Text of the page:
New Zealand to tax burps of cows, sheep to tackle climate crisis | Totally Vegan Buzz

New Zealand to tax burps of cows, sheep to tackle climate crisis

Teens cows are just as moody as teenagers, study shows
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“Almost half the country’s total greenhouse gas emissions come from agriculture, mainly methane.”

New Zealand has proposed to put a price on sheep and cow burps to tackle one of the island nation’s biggest sources of greenhouse gas emissions.

If the draft plan is passed, New Zealand will become the first country to levy a tax on farmers for each burp of their cattle, since the burps release methane (second most common greenhouse gas after CO2) into the atmosphere.

The belch tax is part of the country’s bigger plan to reach the net-zero target by 2050. It has a roadmap for energy, transportation, waste and job sectors to fight climate change.

“There is no question that we need to cut the amount of methane we are putting into the atmosphere, and an effective emissions pricing system for agriculture will play a key part in how we achieve that,” Climate Change Minister James Shaw said.

Greenhouse emissions and animal farming

Animal agriculture is one of the leading causes of global warming. It is reportedly responsible for at least 14.5% of the world’s emissions.

Moreover, cows are by far the biggest contributors. This is so because they produce 40% of global methane when they burp, fart, and excrete. 

Furthermore, methane is 80 times more warming than CO2 although it’s shorter-lived in the atmosphere.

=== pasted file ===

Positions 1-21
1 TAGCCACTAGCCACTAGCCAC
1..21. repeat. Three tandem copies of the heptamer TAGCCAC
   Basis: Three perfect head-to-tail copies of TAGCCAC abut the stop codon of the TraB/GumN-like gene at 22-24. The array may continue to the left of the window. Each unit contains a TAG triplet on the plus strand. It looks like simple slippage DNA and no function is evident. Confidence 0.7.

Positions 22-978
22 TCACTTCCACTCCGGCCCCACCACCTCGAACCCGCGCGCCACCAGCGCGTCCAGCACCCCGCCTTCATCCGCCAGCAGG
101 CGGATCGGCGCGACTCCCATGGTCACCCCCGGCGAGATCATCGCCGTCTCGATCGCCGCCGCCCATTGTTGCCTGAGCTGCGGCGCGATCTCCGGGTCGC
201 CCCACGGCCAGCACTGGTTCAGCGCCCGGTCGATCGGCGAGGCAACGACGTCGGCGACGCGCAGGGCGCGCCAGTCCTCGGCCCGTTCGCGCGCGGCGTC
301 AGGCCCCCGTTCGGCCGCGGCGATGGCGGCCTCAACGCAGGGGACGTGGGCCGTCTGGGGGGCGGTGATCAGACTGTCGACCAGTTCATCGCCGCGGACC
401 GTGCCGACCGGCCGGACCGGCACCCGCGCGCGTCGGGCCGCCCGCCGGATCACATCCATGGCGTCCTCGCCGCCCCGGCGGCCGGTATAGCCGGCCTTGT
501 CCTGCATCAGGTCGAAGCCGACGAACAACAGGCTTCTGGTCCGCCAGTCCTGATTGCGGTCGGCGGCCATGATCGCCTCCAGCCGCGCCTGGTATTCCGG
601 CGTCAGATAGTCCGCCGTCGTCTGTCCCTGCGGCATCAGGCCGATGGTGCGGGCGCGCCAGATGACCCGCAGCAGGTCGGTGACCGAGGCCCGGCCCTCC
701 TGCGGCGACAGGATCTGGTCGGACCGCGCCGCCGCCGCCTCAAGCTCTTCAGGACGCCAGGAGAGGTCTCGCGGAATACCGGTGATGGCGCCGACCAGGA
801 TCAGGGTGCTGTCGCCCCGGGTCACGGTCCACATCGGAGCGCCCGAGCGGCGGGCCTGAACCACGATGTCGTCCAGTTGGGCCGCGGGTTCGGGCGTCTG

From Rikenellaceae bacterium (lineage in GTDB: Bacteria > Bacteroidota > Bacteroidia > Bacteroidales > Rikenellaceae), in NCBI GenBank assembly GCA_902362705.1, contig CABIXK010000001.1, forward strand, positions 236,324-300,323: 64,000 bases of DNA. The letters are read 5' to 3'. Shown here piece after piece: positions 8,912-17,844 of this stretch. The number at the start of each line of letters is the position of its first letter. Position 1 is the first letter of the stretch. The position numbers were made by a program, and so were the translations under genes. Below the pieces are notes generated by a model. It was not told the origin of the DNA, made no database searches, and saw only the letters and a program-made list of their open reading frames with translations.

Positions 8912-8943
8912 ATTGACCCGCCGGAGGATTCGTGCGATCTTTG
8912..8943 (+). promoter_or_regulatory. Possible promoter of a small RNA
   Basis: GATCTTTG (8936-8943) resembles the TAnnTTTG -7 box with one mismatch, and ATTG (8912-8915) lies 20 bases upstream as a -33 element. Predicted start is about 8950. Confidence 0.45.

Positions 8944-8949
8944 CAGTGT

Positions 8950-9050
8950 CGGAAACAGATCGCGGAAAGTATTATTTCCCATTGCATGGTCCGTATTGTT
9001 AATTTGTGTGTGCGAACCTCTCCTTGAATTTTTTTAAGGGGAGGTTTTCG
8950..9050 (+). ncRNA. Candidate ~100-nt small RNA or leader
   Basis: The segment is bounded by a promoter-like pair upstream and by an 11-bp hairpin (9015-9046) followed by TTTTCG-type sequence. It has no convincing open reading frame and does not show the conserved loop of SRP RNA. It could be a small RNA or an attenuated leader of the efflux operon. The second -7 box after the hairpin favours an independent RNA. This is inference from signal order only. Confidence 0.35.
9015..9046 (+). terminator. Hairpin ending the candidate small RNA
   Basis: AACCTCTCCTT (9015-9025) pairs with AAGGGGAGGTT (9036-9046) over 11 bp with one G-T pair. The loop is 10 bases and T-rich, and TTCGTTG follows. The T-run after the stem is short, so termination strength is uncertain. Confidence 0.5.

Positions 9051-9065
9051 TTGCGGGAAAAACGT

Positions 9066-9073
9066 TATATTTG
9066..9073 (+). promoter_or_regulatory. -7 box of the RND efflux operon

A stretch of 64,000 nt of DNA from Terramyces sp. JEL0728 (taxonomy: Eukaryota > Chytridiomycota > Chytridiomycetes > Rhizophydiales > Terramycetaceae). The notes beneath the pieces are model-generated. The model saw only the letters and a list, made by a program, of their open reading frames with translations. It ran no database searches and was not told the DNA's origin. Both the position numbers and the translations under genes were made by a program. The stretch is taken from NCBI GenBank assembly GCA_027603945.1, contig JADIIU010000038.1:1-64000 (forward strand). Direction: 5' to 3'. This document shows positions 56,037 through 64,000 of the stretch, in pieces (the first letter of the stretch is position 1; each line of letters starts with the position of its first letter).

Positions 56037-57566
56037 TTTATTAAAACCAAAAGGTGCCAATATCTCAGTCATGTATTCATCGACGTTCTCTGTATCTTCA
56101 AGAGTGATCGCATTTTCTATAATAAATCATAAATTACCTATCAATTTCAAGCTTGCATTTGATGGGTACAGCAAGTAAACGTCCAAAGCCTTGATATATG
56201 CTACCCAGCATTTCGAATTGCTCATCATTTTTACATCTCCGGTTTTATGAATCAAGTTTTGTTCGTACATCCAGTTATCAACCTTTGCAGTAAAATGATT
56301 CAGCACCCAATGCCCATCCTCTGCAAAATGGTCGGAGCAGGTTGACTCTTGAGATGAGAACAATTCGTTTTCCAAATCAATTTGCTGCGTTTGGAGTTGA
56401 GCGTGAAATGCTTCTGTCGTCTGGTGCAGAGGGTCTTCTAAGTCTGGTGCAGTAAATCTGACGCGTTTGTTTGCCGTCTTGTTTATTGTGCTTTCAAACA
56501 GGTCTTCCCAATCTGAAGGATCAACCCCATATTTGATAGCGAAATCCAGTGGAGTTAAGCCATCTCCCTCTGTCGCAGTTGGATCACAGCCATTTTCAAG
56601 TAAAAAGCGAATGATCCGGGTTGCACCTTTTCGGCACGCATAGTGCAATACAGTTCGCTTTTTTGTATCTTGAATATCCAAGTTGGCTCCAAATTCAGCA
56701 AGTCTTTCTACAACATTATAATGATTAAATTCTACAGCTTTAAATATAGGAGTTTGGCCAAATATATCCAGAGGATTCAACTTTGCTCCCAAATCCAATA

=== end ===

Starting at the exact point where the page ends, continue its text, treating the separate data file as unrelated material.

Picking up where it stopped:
The IPCC report has called for at least a 30% reduction in methane in the next several years.

New Zealand, which has a population of five million people is said to have livestock more than double the number—around 10 million cattle and 26 million sheep.

“Almost half the country’s total greenhouse gas emissions come from agriculture, mainly methane,” the draft plan explained.

The plan, which proposes to tax farmers for emissions, is expected to be implemented from 2025. It will also aim to provide incentives to farmers who implement strategies to offset emissions through means of what they feed their cattle and by the number of trees they plant on their farms.

The collected tax will be put into research, development and advisory services for farmers.

“Our recommendations enable sustainable food and fibre production for future generations while playing a fair part in meeting our country’s climate commitments,” Michael Ahie, chair of the primary sector partnership, He Waka Eke Noa said.

Farmers’ reactions

Andrew Hoggard, a dairy farmer and the national president of Federated Farmers of New Zealand, told the BBC that he largely approved of the proposals.

“We’ve been working with the government and other organisations on this for years to get an approach that won’t shut down farming in New Zealand, so we’ve signed off on a lot of stuff we’re happy with,” he said.

“But you know, like all of these types of agreements with many parties involved, there’s always going to be a couple of dead rats you have to swallow,” he added.

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